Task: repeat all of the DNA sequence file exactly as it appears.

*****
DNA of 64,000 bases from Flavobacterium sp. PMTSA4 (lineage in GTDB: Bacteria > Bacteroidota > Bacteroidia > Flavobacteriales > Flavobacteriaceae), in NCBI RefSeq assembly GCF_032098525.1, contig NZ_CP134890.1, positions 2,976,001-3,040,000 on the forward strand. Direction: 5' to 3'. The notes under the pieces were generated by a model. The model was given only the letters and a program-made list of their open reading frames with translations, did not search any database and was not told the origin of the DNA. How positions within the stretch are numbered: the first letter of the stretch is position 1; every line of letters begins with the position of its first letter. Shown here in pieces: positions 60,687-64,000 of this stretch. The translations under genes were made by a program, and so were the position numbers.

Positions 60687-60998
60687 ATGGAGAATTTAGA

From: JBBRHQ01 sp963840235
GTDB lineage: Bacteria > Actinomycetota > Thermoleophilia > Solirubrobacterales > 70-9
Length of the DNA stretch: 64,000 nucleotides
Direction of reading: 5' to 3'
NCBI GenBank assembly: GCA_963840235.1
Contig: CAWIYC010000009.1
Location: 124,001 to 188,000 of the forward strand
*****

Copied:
DNA of 64,000 bases from Flavobacterium sp. PMTSA4 (lineage in GTDB: Bacteria > Bacteroidota > Bacteroidia > Flavobacteriales > Flavobacteriaceae), in NCBI RefSeq assembly GCF_032098525.1, contig NZ_CP134890.1, positions 2,976,001-3,040,000 on the forward strand. Direction: 5' to 3'. The notes under the pieces were generated by a model. The model was given only the letters and a program-made list of their open reading frames with translations, did not search any database and was not told the origin of the DNA. How positions within the stretch are numbered: the first letter of the stretch is position 1; every line of letters begins with the position of its first letter. Shown here in pieces: positions 60,687-64,000 of this stretch. The translations under genes were made by a program, and so were the position numbers.

Positions 60687-60998
60687 ATGGAGAATTTAGA

From: JBBRHQ01 sp963840235
GTDB lineage: Bacteria > Actinomycetota > Thermoleophilia > Solirubrobacterales > 70-9
Length of the DNA stretch: 64,000 nucleotides
Direction of reading: 5' to 3'
NCBI GenBank assembly: GCA_963840235.1
Contig: CAWIYC010000009.1
Location: 124,001 to 188,000 of the forward strand